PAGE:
By: Ryan Michael
Pro Football Analyst
It wasn’t exactly the start Arizona was hoping for.
Sure, David Johnson was electric for two carries.
Christian Kirk looked sharp on the first punt return of his career, until he didn’t.
Hot takes fly this time of year, both good and bad. Baker Mayfield looked sharp vs. the Giants. Sam Darnold led the Jets on an impressive touchdown drivebefore halftime of their preseason opener. Even Lamar Jackson and his 39.3% completion-percentage has managed to find the end zone.
”Chosen Rosen”? Not yet.
6 of 13 (46.2%) for 41 yards, a putrid 3.2 YPA average and 0 touchdowns (53.7 passer rating).
”Numbers lie” is one of the most common and often misused phrases in all of sports. That doesn’t mean sample-size doesn’t matter. 49ers quarterback Nick Mullens finished 11 of 13 (84.6%) for 141 yards and an impressive 10.8 YPA average (105.4 passer rating). Which tells us what?
In Josh Rosen's preseason debut, he was either pressured or received a bad snap on 11 of his 13 dropbacks. He had an average of 2.13 seconds before he was pressured— PFF ARZ Cardinals (@PFF_Cardinals) August 12, 2018
It’s tough to gauge a quarterback’s progress when playing under the circumstances Rosen played under vs. the Chargers. It was ugly, a unique kind of bad. If the Cardinals are completely sold on Sam Bradford as their starting quarterback based on his performance in camp and his one passing attempt vs. the Chargers, they need to accept the fact that Rosen will continue to develop around the cast he’s surrounded by for as long as he remains with the 2s.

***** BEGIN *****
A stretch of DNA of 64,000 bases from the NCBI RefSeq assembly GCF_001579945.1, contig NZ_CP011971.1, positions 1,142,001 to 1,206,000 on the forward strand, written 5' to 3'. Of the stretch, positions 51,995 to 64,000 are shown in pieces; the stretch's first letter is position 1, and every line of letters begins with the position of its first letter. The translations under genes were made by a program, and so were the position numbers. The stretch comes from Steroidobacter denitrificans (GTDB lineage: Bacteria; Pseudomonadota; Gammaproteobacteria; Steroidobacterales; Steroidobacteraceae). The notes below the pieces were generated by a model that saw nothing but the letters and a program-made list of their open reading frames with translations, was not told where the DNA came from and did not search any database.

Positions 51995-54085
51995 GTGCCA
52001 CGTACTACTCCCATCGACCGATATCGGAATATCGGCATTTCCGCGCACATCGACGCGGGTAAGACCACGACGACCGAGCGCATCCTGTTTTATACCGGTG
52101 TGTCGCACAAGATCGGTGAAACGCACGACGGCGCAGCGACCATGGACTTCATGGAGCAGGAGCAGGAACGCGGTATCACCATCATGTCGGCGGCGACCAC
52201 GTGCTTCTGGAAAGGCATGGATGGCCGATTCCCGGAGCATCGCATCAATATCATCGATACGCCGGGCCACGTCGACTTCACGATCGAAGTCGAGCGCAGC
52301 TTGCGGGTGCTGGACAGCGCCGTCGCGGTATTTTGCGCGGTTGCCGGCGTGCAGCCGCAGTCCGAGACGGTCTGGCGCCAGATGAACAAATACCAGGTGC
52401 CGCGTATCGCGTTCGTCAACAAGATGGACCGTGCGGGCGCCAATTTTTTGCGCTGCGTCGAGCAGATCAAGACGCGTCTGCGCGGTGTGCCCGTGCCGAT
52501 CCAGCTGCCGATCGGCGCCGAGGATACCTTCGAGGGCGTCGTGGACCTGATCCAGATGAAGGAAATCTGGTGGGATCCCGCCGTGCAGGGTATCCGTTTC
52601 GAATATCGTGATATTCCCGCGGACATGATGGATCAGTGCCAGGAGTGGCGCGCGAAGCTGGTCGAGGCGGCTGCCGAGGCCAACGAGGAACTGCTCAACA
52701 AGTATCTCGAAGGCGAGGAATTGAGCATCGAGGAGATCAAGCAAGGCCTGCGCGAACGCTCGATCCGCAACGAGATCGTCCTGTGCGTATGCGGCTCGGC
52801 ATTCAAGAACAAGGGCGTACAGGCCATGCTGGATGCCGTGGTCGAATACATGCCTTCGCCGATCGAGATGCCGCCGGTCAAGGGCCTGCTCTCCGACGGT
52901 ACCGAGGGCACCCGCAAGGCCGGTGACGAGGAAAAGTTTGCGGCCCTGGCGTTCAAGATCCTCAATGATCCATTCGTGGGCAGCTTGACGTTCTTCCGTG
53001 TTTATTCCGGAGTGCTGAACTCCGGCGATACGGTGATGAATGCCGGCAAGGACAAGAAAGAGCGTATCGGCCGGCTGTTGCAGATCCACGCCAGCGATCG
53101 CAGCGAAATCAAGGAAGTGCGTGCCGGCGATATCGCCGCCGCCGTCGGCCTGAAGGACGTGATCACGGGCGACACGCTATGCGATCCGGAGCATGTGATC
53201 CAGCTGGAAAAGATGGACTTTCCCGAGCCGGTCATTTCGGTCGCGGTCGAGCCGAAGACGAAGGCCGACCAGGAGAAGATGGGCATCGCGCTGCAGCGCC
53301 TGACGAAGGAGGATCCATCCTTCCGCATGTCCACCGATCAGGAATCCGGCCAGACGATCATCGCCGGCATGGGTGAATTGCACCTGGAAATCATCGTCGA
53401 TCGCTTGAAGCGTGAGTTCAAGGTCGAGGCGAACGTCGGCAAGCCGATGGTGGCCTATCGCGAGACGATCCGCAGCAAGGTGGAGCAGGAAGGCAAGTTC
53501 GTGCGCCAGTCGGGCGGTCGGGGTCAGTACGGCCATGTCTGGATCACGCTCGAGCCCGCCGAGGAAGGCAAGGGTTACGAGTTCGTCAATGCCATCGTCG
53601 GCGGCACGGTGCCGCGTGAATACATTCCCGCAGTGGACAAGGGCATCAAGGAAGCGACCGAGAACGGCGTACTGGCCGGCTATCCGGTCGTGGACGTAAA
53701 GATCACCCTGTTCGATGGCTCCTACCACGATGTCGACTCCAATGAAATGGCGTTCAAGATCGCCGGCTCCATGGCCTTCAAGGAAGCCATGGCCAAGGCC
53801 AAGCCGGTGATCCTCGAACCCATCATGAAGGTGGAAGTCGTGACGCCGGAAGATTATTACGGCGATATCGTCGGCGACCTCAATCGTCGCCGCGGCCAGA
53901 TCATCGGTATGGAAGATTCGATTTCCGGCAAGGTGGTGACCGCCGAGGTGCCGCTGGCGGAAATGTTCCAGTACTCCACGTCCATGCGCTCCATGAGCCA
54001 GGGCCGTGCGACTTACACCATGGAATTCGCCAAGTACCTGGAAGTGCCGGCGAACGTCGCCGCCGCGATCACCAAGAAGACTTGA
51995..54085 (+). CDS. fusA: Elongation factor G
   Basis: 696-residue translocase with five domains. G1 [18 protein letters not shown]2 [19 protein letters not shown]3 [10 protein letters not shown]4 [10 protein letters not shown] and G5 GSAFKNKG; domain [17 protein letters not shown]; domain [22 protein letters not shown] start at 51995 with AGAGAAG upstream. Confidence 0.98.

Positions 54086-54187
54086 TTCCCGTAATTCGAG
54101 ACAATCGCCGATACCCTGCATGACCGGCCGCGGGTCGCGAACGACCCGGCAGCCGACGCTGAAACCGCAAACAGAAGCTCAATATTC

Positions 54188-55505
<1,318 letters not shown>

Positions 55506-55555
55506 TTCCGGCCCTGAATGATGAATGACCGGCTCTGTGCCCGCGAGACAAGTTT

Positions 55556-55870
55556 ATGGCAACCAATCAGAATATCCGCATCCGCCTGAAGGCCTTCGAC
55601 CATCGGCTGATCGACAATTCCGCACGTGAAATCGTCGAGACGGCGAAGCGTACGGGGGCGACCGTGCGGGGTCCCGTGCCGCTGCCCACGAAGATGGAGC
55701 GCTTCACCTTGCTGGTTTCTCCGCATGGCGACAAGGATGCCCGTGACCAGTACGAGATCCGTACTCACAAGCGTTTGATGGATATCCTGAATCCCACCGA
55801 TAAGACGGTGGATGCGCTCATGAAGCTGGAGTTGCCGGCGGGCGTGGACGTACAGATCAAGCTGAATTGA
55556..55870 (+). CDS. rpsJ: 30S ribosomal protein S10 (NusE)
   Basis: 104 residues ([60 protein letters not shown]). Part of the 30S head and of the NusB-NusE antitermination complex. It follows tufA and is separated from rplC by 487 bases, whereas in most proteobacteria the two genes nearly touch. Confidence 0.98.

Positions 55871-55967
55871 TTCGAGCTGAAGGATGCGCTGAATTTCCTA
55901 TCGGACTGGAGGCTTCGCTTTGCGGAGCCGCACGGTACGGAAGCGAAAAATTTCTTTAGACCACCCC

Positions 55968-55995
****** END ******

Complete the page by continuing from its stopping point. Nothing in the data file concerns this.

”We need to improve our second offensive line...I’m not really concerned about it.” -Steve Wilks
I am. Assuming they limited Bradford to one passing attempt due to durability concerns, what does it say when they stuck the No. 10 overall pick behind a center that continued to hike footballs to his cleats?
Rosen will get first team reps vs. the Saints on Friday. As interesting as it will be to see Rosen with the 1s for the first time, why take away reps from the quarterback you awarded the starting position to before Week 1 of the preseason?
Bradford hasn’t attempted more than 11 passes at any level of NFL action since September 11th, 2017. That’s a lot of rust to knock off. If his durability is still a question mark more than 300 days later, to the point where they won’t even play him for two quarters of a preseason game, why was he awarded the label of starter to begin with?
You’ve heard the phrase: Wanting to “have your cake and eat it too.”
The front office and organization save face, while the players on their roster develop under inconsistency. I realize that’s not a popular take. You want to give the new regime a fair shot and it’s tough to argue with a 24-17 win. There’s not enough meaningful tape to critique and the team’s future is yet to be determined. Hopefully I’m proven wrong.
There were a few bright spots.
Rosen displayed touch and accuracy beyond his years, even on incompletions. It’s scary to think how good he could be behind a stable offensive line, with game-experience to help discover his limits.
The future of the 2018 season will be impacted by both Bradford and Rosen’s performance against the Saints. It’s another step, however small. As much as I feel the Cardinals want to justify Bradford’s $20,000,000, it would be tough to ignore their first round quarterback playing well, or better than Bradford, with their offensive starters.
In the same vein, Bradford has the opportunity to make Rosen look like a rookie.
What are you expecting Friday night?